There are three things that ruin good companies the most (in my personal opinion, that is ), or at a minimum they stand in the way of them becoming great companies .
In all the companies I have worked for , there have been steep hierarchies . There was just one exception and that company got acquired by a big company with a steep hierarchy in couple of years . This is true for my customers too . I can’t think of a single good thing to say about steep hierarchies. None at all. Nada
Hierarchy is a necessary evil when scale comes into picture . Startups are not immune to it – look at the number of levels in Apple or HP today compared to when they started .
Hierarchy is often set up as an insurance . In an upturn , hierarchy is your friend – there are enough people to check the checkers of the double checkers to make sure the machine is humming along . In a downturn , hierarchy is your worst enemy. It prevents the decision makers to get information in time. And by the time they get it – every level below them would have changed the information “just a little”. This has been true all the time and executives know this well – but usually talk about flat organizations are just that – talk ! No action gets taken.
Very frequently I get asked by someone if they should leave technology and move into management . The answer is a “definite maybe “. In an upturn -management roles get you a lot farther . In a down turn, it increases your odds to get fired . But I digress.
Hierarchy restricts flexibility and leads to situations where power of leaders get measured by number of people they manage – not by customer satisfaction , revenue , etc. The evil effect is that when a new bright idea crops up – there is very little incentive to share resources (or credit if the idea turned successful). Hard boundaries are drawn – and it practically eliminates flexibility and leads to a direct loss of ability to execute .
Ergo – such kind of company crawls to insignificance and mediocrity while wondering all along as to what is going wrong .
2 The matrix
When a hierarchy in one dimension runs out of nodes and leaves – a new dimension gets added . Ask an experienced mid level employee “who do you work for ?” – and you will know the cluster $&@) this is .
Most companies have at least a 2 dimensional matrix . This is in addition to what traditionally was called line and staff jobs . Or put more simply – over time , less people in a company have line jobs – and more have staff jobs . In general – if you are not creating a product or selling it , you are overhead and you should be dispensable. Yet – you see more and more nebulous roles get created around product and sales jobs all the time .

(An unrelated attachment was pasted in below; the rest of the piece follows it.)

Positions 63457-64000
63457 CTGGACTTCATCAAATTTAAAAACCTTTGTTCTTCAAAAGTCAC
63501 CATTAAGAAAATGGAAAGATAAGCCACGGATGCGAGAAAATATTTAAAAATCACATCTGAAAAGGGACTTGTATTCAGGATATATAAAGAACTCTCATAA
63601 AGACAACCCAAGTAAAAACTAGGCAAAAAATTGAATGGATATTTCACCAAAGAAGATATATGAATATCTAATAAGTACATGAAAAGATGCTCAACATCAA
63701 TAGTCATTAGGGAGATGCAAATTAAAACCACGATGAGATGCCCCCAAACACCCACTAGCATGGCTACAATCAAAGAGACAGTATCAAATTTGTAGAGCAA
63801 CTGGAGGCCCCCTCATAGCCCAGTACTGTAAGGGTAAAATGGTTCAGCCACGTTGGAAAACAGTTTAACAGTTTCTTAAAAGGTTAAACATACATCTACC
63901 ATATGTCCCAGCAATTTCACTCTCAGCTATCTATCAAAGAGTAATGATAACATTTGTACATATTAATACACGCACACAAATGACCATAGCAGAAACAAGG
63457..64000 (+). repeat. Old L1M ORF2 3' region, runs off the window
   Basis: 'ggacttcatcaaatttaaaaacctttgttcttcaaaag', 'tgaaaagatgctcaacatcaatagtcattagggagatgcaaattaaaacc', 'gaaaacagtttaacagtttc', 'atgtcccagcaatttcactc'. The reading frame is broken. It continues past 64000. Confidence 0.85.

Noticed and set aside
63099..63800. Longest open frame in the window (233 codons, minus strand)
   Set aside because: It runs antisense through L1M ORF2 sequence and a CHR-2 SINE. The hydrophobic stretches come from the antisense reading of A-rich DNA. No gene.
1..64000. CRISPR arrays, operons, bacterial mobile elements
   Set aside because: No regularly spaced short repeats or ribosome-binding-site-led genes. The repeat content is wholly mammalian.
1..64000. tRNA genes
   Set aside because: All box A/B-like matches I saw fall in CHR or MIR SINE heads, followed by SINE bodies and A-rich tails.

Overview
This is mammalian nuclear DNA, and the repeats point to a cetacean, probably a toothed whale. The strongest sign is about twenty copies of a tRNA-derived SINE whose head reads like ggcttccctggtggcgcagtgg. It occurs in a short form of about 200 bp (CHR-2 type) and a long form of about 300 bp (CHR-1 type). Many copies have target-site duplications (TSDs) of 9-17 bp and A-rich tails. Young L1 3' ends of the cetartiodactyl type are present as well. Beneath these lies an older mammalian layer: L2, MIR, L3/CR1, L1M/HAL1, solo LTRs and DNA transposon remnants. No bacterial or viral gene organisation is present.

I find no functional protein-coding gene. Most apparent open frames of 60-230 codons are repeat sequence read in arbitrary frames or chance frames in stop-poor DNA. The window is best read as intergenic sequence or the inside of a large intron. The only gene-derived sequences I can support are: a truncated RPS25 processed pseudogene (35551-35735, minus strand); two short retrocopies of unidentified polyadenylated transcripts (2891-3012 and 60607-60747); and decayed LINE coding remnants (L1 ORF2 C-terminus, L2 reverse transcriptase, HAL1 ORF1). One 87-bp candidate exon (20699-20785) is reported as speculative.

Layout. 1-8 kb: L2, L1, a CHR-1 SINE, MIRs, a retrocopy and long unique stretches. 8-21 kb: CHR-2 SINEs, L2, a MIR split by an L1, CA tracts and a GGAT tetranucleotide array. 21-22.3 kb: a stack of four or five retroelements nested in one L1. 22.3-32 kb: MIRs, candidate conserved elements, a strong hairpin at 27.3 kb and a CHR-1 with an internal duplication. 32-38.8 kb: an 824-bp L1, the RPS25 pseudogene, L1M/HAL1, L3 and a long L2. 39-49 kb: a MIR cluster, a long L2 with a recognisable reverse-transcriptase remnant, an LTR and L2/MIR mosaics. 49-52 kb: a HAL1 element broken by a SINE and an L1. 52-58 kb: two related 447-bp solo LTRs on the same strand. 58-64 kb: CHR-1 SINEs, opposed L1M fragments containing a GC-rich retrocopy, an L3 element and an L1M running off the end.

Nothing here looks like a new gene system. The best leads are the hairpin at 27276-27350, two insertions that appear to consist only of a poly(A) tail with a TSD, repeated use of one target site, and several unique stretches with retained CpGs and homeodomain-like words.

Matrix is good for some scenarios – but often there is no balance . In many cases – I think companies resort to matrix to just cater to executive ego . There isn’t enough room at the top of the pyramid – so adding more dimensions is an easy way to prevent top executive talent from walking away . However , in the long term – this results in extreme grief, every single time .
There is no “undo” button – the decision to resort to matrix structure is irreversible in the short to medium term. This leads to reorganizing the structure multiple times – which usually leads to the executives walking away (usually happy) to other jobs , but the worker bee employees suffering a lot of uncertainty and lost opportunities .
3 concentric inner circles
Leaders need a fine balance of loyalty and merit in their employees . If all you look for is merit , and you don’t have any loyalty from employees – your decisions might not get executed without loss of time and energy and opportunity . If all you look for is loyalty – you will risk promoting people without merit , and those with merit will not hang around to watch the circus. When attrition happens – remember the job mobility of A players is always greater than C players . The good ones will walk – others will cry or become numb , but won’t walk away . The average quality of the organization can come down in a hurry really fast .
Striking that balance is very key for the long term survival of the company – and if you have to err , err on the side of more merit than loyalty . But that can happen only if you are secure . Many leaders are not very secure .
During WW2, General Eisenhower once said to a major general who wanted special treatment because he was in the inner circle “There are no inner circles – there are just men who live and men who die”. Today’s leaders would do well to make an introspection as to whether they are living up to the spirit of those words .
These three evils kill effective team work, even if there are plenty of talented leaders and followers in those teams . As Michael Jordan famously said “talent wins games , team work wins championships”.
One thought on “Who checks the checkers of the double checkers ?”
Great write up, Vijay! I have seen this happening in 2 software superpowers…. I’m just wondering, how do you think those who establish the inner circles view the world?